Over 120 Pregnant Minke Whales Killed In Japan's Latest Annual Hunt

Credit Sea Shepherd

Credit Sea Shepherd

The report was submitted to the committee ahead of the IWC meeting in Slovenia on May 25 as part of Japan's efforts to demonstrate that its scientists are gathering valuable data on whale populations and that there are sufficient numbers in the world's oceans to resume commercial whaling.

Of 181 female whales caught, 122 were pregnant and 53 juveniles, the data showed.

Japanese whalers killed 333 minke whales - 122 of which were pregnant - in the Antarctic for what the hunters described as scientific research but conservationists called "gruesome".

The International Court of Justice ruled in 2014 that Japan's JARPA II Antarctic whaling program was illegal but Japan no longer recognizes the court as an arbiter of disputes over whales, the Maritime Executive reported.

Japan's New Scientific Whale Research Program in the Antarctic Ocean (NEWREP-A) said the mission, which stretched from November 2017 to March 2018, was "scientifically imperative to obtain an accurate understanding of many aspects of the Antarctic marine ecosystem".

After a few weeks of surveys, the team caught all the whales within just 12 weeks before setting off back to Japan.

Japan has previously justified its whaling on an exemption in global law which allows the animals to be killed for scientific purposes, but Australia won a 2014 case at the worldwide Court of Justice which ruled against the Japanese program in the Southern Ocean.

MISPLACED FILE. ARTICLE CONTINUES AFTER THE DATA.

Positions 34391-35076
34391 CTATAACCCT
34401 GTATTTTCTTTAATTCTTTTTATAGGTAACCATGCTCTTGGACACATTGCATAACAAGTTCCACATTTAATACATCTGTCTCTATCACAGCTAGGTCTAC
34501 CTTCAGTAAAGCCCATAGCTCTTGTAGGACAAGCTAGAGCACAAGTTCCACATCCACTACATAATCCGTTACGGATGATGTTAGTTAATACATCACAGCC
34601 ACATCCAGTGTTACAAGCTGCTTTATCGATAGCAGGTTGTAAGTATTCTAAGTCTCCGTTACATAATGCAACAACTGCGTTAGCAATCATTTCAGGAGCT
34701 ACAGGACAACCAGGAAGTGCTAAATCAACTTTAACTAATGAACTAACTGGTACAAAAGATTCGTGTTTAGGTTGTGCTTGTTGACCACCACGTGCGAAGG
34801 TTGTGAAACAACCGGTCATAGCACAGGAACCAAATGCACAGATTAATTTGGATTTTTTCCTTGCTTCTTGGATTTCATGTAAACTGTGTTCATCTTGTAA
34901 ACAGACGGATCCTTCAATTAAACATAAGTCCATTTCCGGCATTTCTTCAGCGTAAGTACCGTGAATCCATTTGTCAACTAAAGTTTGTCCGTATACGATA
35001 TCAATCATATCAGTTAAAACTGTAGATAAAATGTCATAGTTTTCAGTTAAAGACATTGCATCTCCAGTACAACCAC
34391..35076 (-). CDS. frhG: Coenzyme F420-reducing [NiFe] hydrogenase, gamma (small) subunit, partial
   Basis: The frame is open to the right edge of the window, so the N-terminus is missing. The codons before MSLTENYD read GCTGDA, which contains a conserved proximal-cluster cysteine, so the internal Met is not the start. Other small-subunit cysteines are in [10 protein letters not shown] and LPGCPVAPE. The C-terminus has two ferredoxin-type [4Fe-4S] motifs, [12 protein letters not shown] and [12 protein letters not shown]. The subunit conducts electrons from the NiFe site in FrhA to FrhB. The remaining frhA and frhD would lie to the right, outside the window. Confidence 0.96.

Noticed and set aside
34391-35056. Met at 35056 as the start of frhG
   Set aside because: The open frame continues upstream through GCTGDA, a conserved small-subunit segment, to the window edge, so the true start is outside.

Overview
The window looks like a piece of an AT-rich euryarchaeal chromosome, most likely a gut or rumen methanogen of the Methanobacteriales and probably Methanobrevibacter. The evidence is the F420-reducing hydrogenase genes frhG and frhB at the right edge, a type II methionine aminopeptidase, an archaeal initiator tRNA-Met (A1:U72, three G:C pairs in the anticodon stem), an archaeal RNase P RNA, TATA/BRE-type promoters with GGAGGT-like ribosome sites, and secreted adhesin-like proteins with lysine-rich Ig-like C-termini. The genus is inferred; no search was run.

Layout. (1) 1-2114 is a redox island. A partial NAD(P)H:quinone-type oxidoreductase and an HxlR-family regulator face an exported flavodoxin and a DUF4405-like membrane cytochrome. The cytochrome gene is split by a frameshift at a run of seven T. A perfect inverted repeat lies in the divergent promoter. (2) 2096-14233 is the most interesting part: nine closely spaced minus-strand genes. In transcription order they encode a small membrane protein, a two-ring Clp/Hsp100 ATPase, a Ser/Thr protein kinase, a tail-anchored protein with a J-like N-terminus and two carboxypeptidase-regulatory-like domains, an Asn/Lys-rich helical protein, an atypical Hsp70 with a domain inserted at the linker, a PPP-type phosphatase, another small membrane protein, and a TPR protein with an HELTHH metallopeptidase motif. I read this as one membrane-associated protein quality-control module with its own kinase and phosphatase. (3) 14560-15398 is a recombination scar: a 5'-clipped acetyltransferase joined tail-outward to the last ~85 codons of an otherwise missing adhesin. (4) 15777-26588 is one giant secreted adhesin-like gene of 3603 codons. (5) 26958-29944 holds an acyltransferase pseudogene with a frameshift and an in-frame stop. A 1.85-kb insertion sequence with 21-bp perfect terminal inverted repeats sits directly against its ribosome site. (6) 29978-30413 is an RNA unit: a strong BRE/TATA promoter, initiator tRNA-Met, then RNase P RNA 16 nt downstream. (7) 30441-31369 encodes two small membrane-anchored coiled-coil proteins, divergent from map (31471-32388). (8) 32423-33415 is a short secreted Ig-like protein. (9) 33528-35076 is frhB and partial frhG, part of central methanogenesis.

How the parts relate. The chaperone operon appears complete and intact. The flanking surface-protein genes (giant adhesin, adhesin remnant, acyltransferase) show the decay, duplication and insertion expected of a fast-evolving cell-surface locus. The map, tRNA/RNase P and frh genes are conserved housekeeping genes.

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A Minke whale is trussed to the side of the Japanese whale hunter Kyo Maru in this image from 1995 as the boat heads for the factory ship Nisshin Maru in the Antarctic whale sanctuary. "But even then, nothing about it stacks up because the whalers do not make a profit, they are heavily subsidized by taxpayers' money and whale meat is hardly ever consumed in Japan now".

While the meat is still sold, it is increasingly unpopular, with far fewer businesses selling it now than in the past.

Does anyone else hunt whales?

Figures from charity Whale and Dolphin Conservation (WDC) show that many countries other than Japan still catch whales.

So-called aboriginal subsistence whaling for local communities continues in Greenland, Russia, the United States of America, and St Vincent and the Grenadines.

Is the hunting wiping out Antarctic whales?

A number of groups, including Sea Shepherd, are calling on the Australian government to send a vessel to oppose whaling by Japan. This attack on global biodiversity and precious ocean life is not only illegal by worldwide law, but it is greatly harming the delicate balance of nature and disturbing reproduction rates for minke whales.

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